Suffice it that the modern Delilah triumphed, and that the King was induced to promise the required document; a weakness rendered the less excusable, if indeed, as Sully broadly asserts: “Henry was not so blind but that he saw clearly how this woman sought to deceive him. I say nothing of the reasons which he also had to believe her to be anything rather than a vestal; nor of the state intrigues of which her father, her mother, her brother, and herself had been convicted, and which had drawn down upon all the family an order to leave Paris, which I had quite recently signified to them in the name of his Majesty.” 
As it is difficult to decide which of the two the Duke sought in his Memoirs to praise the most unsparingly, the sovereign or himself, the epithet of “this weak Prince,” which he applies to Henry on the present occasion, proves the full force of his annoyance. He, moreover, gives a very detailed account of an interview which took place between them upon the subject of the document in question; even declaring that he tore it up when his royal master placed it in his hands; and upon being asked by the King if he were mad, had replied by saying: “Would to God that I were the only madman in France!”  As, however, I do not find the same anecdote recorded elsewhere by any contemporaneous authority, I will not delay the narrative by inserting it at length; and the rather as, although from the influence subsequently exercised over the fortunes of Marie de Medicis by the frail favourite I have already been compelled to dwell thus long upon her history, it is one which I am naturally anxious to abridge as much as possible. I shall therefore only add that the same biographer goes on to state that the contract which he had destroyed was rewritten by the King himself, who within an hour afterwards was on horseback and on his way to Malesherbes, where he sojourned two days. It is, of course, impossible to decide whether Henry had ever seriously contemplated the fulfilment of so degrading an engagement; but it is certain that only a few months subsequently he presented to Mademoiselle d’Entragues the estate of Verneuil, and that thenceforward she assumed the title of Marquise, coupled with the name of her new possession.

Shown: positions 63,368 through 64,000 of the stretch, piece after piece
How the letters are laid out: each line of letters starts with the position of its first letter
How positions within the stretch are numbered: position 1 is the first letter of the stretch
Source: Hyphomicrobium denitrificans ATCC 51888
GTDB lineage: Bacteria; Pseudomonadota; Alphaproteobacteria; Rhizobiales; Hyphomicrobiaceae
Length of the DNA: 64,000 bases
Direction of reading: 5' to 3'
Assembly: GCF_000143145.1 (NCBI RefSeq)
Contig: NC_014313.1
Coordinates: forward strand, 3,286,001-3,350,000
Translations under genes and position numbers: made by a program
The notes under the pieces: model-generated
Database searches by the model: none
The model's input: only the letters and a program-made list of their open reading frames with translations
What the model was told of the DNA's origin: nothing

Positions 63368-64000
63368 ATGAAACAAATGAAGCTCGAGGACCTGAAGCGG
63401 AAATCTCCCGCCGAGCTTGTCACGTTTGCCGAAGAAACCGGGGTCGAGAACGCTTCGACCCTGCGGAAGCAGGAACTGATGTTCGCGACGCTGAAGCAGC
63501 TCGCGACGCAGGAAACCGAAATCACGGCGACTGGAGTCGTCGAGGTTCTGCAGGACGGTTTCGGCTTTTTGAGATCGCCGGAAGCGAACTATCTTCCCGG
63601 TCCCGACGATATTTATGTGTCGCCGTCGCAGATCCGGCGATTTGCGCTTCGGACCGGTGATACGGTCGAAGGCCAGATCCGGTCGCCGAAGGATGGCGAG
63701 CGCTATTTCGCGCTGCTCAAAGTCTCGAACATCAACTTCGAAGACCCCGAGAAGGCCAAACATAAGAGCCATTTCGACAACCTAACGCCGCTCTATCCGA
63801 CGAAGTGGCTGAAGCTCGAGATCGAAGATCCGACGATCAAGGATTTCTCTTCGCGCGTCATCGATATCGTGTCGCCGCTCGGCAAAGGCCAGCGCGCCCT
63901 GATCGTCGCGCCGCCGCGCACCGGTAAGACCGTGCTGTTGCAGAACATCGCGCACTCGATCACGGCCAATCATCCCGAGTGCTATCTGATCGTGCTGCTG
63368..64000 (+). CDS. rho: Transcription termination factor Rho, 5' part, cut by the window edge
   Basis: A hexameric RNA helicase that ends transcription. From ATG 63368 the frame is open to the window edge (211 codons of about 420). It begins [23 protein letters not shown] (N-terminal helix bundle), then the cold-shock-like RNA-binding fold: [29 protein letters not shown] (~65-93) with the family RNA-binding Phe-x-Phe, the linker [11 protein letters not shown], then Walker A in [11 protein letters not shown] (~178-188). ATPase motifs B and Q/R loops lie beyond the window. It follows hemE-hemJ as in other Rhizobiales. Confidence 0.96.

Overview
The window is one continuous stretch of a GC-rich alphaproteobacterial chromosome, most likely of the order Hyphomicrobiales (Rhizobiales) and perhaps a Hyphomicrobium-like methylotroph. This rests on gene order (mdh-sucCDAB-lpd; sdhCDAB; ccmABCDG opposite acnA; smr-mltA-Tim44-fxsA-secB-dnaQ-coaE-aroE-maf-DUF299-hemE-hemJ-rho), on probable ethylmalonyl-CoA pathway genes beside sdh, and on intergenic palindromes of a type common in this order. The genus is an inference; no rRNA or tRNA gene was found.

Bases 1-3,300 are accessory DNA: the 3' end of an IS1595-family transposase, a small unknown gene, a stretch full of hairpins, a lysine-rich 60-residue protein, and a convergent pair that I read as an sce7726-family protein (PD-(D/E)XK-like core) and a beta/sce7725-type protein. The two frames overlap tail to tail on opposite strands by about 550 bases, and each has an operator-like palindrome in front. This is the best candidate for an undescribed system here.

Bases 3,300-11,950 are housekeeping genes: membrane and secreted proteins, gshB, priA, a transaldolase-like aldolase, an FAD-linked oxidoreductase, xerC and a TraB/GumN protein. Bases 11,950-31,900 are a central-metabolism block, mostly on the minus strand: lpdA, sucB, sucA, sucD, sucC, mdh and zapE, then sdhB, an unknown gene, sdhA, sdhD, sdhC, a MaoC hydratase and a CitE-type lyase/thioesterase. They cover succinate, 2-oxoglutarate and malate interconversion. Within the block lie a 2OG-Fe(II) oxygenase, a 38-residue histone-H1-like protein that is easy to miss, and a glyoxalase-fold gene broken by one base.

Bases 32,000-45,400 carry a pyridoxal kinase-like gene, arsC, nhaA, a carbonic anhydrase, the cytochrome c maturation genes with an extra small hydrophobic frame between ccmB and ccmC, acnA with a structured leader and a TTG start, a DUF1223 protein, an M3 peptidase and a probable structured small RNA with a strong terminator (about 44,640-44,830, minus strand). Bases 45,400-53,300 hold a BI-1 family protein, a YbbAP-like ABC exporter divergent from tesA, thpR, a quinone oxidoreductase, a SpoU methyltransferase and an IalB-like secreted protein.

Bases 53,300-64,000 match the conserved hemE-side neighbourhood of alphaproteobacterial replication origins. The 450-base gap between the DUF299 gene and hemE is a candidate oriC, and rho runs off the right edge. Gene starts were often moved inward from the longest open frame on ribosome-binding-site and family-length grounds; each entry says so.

Henri de Lorraine, Duc de Guise, was the brother of Charles, Duc de Mayenne, and of Louis, Cardinal de Guise. He was the chief of the League, and excited a popular revolt on the day of the Barricades, in the hope of possessing himself of the crown. Henri III caused him to be assassinated at Blois, in the year 1588. He was distinguished as le Balafre by the people, in consequence of the deep scar of a wound across the face by which he was disfigured.
 Catherine was the second daughter of Francois de Cleves, Duc de Nevers, and of Marguerite de Bourbon-Vendome, the aunt of Henri IV. Her dower consisted of the county of Eu, in Normandy. She was twice married; first to Antoine de Croi, Prince de Portien, by whom she had no issue; and secondly, to Henri de Lorraine, Duc de Guise. She died in 1633, at the age of eighty-five years.